Kraninger lists more than 70 CFPB accomplishments during second year as director
Last Friday, Kathleen Kraninger celebrated her second-year anniversary as director of the Consumer Financial Protection Bureau by highlighting more than 70 accomplishments by the regulator during the past 12 months.
“In these challenging times, I’m proud of the work that the bureau has undertaken to protect consumers during the pandemic,” Kraninger said in a news release that included regulatory developments such as:
— Rapidly responded to the COVID-19 pandemic by producing a series of tools (more than 70 blogs, web pages, and videos) on pandemic-related consumer education materials, many of which are available in multiple languages.
— To date in 2020, the bureau has brought 42 public enforcement actions and is on target to exceed the second-highest number of public enforcement actions filed since the bureau’s inception by the end of this year.
The CFPB’s public enforcement actions have resulted in orders requiring over $1.45 billion in total consumer relief as well as over $270 million in civil money penalties.
— The bureau, the Board of Governors of the Federal Reserve System, the Federal Deposit Insurance Corp., the Office of the Comptroller of the Currency, and the National Credit Union Administration issued a joint statement on the use of alternative data in underwriting by banks, credit unions, and non-bank financial firms.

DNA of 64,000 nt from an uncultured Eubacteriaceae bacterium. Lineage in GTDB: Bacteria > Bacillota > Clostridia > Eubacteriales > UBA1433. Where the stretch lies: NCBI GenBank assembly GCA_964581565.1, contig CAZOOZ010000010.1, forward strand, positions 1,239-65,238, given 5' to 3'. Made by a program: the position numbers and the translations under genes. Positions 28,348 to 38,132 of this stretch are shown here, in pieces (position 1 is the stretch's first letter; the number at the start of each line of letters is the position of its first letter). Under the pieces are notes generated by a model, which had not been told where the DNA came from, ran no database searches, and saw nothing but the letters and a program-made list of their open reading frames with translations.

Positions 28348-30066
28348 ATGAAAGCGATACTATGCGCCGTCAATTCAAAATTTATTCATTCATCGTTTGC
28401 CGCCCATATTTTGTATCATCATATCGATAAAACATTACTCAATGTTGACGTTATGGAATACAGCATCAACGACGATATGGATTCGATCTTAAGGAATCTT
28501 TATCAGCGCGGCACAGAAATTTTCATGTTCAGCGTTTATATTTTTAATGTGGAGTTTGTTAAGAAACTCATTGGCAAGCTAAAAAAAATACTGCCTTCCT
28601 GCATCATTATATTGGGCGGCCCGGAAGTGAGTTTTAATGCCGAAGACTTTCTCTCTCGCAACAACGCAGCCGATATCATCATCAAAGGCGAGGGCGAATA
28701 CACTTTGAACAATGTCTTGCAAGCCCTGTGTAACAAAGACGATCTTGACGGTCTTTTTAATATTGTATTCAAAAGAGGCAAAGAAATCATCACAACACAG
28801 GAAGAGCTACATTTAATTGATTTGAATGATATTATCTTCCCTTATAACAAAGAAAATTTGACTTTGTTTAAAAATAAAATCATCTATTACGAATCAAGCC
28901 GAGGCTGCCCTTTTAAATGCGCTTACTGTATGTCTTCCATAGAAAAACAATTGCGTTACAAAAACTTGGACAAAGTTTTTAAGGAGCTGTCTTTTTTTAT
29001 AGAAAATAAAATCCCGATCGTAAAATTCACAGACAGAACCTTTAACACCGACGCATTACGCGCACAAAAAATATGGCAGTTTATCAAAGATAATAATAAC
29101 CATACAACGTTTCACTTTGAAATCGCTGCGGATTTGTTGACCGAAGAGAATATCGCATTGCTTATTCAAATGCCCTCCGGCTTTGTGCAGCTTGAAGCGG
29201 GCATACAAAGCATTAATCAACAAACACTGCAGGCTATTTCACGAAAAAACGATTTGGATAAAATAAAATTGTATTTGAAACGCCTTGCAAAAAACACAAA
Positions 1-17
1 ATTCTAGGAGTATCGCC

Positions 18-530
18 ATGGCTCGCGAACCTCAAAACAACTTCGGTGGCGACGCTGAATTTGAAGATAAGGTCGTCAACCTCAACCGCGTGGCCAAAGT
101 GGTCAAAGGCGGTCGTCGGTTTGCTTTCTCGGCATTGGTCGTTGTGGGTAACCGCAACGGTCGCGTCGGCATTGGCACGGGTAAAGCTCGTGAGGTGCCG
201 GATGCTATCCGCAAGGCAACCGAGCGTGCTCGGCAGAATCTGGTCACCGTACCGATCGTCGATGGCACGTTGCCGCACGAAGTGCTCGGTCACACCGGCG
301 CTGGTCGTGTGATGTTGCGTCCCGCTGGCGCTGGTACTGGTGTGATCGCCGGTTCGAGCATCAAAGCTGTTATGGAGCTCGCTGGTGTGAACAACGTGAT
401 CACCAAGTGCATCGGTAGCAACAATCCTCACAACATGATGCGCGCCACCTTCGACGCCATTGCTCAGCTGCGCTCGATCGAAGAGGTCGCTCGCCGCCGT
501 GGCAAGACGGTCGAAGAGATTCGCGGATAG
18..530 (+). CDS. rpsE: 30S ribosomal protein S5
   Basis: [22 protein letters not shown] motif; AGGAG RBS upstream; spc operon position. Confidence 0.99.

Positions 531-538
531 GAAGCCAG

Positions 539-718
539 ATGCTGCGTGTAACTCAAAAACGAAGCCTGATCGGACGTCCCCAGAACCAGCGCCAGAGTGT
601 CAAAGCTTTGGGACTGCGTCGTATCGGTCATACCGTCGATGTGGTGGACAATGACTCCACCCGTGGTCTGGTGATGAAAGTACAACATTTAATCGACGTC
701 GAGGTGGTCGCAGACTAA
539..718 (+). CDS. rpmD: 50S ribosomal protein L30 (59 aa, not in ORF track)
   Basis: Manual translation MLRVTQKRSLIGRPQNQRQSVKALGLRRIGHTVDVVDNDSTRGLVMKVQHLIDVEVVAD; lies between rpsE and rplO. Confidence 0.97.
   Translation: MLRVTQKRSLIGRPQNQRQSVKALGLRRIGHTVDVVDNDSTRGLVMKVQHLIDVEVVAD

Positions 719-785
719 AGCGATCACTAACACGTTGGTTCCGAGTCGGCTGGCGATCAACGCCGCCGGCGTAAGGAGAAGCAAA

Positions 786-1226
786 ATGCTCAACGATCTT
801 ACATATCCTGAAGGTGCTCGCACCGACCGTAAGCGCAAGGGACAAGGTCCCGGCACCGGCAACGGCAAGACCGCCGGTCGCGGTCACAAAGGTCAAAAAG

— Issued debt collection rule to clarify protections under the Fair Debt Collection Practices Act to restate and clarify prohibitions on harassment and abuse, false or misleading representations and unfair practices by debt collectors when collecting consumer debt.
— Fielded more than 500,000 complaints through December compared to 332,000 in the same period in 2019, an overall increase of approximately 51%.
“We have a dedicated workforce that has been focused on carrying out our mission and adapting to the current environment,” Kraninger said. “For example, we have altered the way that we conduct examinations to protect our workforce as they work to protect consumers in the marketplace.
“We will continue to use all of our tools to prevent consumer harm through education, supervision of financial markets, development of regulation and enforcement of the law against bad actors,” she went on to say.